Re: Debian UK
* Stephen Frost (email@example.com) [050907 14:02]:
> * Sven Luther (firstname.lastname@example.org) wrote:
> > On Wed, Sep 07, 2005 at 12:30:39AM +0100, MJ Ray wrote:
> > > The debian trademark policy says no businesses get to use
> > > the mark. Why should this selling association, which ignores
> > > good practice, get a swift exception, while Ian Murdock's
> > > development association gets referred for negotiations?
> > Because, quite simply, they are not a business, at least in the sense that was
> > meant at the above.
> I'm not so sure I agree with this interpretation... When we claim to
> not sell products, and therefore claim to be non-commercial, I'd have to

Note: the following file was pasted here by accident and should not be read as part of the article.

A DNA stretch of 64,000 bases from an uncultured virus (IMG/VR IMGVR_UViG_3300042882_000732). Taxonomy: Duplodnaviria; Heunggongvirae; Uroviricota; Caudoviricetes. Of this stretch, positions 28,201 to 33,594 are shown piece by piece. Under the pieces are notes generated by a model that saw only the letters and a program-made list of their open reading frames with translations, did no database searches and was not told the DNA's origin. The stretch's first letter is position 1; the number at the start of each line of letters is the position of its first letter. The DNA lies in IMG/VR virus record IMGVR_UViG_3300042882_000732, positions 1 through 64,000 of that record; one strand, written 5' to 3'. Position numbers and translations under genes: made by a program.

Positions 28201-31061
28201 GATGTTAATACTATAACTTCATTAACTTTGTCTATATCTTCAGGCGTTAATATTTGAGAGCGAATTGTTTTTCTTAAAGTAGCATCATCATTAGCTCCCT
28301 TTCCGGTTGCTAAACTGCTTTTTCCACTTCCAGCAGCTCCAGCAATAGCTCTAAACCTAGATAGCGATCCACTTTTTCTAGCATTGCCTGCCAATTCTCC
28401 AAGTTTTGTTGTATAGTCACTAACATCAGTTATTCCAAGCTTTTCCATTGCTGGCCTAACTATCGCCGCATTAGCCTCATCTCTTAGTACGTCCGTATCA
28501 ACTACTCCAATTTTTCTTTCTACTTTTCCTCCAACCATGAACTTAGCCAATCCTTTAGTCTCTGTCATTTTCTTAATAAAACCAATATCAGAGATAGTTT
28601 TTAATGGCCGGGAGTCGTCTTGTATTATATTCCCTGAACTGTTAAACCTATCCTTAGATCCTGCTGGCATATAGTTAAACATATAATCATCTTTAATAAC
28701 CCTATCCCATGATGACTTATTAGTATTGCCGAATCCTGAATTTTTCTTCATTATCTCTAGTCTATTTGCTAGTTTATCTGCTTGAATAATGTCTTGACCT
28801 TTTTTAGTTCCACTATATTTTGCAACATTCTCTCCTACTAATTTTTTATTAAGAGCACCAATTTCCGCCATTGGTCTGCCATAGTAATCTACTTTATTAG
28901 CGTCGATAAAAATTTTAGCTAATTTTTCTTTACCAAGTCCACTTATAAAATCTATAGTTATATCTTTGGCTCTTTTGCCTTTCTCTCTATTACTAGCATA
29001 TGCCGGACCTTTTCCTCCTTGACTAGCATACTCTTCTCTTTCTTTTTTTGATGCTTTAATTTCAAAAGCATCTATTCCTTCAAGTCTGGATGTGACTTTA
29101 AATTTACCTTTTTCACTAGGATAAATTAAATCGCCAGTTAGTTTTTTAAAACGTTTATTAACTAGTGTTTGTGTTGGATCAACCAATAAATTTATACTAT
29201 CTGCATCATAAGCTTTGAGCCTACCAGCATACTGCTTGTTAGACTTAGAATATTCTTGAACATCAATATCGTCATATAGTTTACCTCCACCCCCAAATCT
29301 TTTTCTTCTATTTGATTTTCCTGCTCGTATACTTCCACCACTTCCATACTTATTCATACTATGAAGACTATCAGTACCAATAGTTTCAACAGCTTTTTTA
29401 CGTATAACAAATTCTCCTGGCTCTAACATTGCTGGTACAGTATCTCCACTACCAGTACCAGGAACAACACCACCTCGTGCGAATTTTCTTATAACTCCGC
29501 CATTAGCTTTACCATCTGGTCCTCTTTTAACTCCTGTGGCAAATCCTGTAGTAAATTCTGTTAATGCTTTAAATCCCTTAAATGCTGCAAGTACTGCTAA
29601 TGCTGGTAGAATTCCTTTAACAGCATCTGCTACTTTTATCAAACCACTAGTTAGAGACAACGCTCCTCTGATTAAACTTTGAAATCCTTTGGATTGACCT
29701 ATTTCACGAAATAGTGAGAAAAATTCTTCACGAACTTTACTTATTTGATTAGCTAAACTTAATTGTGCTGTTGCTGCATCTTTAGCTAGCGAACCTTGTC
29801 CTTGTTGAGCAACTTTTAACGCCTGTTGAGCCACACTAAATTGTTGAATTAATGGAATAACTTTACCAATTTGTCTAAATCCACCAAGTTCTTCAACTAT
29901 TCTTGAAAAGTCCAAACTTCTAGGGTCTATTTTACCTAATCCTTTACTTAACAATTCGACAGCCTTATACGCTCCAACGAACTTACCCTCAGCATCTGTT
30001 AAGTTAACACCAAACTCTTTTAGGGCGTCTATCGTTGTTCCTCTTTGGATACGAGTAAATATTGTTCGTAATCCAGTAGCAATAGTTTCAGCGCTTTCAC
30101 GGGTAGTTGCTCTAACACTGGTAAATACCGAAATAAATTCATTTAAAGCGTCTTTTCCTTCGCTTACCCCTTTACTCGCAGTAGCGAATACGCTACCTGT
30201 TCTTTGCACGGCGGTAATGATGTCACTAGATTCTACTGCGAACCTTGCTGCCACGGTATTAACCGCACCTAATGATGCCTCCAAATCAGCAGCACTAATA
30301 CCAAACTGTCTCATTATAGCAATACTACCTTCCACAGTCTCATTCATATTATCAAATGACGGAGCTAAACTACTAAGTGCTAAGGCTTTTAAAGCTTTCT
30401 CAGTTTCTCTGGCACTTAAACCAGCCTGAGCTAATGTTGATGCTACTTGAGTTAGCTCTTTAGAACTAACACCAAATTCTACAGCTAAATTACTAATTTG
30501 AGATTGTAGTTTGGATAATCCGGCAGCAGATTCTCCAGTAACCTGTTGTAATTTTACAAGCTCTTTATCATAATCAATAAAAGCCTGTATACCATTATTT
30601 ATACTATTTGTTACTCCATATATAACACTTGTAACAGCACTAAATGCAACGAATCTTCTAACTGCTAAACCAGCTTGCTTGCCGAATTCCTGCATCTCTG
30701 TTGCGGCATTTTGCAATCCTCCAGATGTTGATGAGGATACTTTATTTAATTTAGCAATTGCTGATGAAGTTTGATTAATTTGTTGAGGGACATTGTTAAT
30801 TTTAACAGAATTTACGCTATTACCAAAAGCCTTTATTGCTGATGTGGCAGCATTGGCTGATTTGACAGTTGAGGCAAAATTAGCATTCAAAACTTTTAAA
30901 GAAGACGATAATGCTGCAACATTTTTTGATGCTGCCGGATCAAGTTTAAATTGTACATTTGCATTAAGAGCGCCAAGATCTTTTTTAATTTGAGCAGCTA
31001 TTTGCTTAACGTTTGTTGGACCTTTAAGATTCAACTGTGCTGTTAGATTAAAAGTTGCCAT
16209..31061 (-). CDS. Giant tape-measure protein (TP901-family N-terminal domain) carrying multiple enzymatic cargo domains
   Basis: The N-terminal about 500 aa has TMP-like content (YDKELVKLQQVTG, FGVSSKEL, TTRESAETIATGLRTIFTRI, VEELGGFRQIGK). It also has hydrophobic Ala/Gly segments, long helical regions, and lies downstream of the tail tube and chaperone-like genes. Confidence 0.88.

> say that I'd expect anything which does sell products or is commercial
> would be considered a business to us.
Well, I don't know how the british rules are, but at least here
(Germany) a non-commercial institution can do "business", as long as the
"business" helps in reaching the institution's goals. And selling Debian
T-Shirts falls into that aspect IMHO. ("Business" because it doesn't
really always fall within the business laws.)
> > I mean, take LinuxTag for example, there where guys there at the debian booth
> > selling t-shirts and stuff, don't know the detail, but nobody bashed them for
> > doing business in debian name, and i believe as long as the money is not given
> > out to share-holders, but is for debian (either as plain donation, or expensed
> > for debian related stuff, like stock renewal and the ocassional yearly party),
> > then everything is fine and you are just silly in claiming the contrary.
> Either Debian's going to be a commercial entity or it's not.
Debian is not a commercial entity just because it _also_ sells T-Shirts
and other stuff.